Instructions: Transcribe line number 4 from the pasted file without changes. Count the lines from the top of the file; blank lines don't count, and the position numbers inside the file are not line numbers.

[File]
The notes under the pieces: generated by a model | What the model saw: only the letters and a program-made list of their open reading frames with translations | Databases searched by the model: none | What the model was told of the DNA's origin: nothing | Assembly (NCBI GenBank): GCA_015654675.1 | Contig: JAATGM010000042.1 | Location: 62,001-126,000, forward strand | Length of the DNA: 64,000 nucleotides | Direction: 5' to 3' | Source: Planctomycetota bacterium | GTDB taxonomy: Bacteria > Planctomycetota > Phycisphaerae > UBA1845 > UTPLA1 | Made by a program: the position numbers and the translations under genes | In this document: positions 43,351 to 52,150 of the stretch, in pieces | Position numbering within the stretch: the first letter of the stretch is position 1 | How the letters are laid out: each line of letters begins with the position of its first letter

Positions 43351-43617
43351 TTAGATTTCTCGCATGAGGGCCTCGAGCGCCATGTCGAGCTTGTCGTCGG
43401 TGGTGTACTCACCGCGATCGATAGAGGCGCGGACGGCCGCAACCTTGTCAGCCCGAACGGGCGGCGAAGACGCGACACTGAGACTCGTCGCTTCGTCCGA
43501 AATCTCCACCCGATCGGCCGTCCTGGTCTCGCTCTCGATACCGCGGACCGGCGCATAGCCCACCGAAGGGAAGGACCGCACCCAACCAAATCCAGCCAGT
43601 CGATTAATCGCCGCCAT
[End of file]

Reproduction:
43401 TGGTGTACTCACCGCGATCGATAGAGGCGCGGACGGCCGCAACCTTGTCAGCCCGAACGGGCGGCGAAGACGCGACACTGAGACTCGTCGCTTCGTCCGA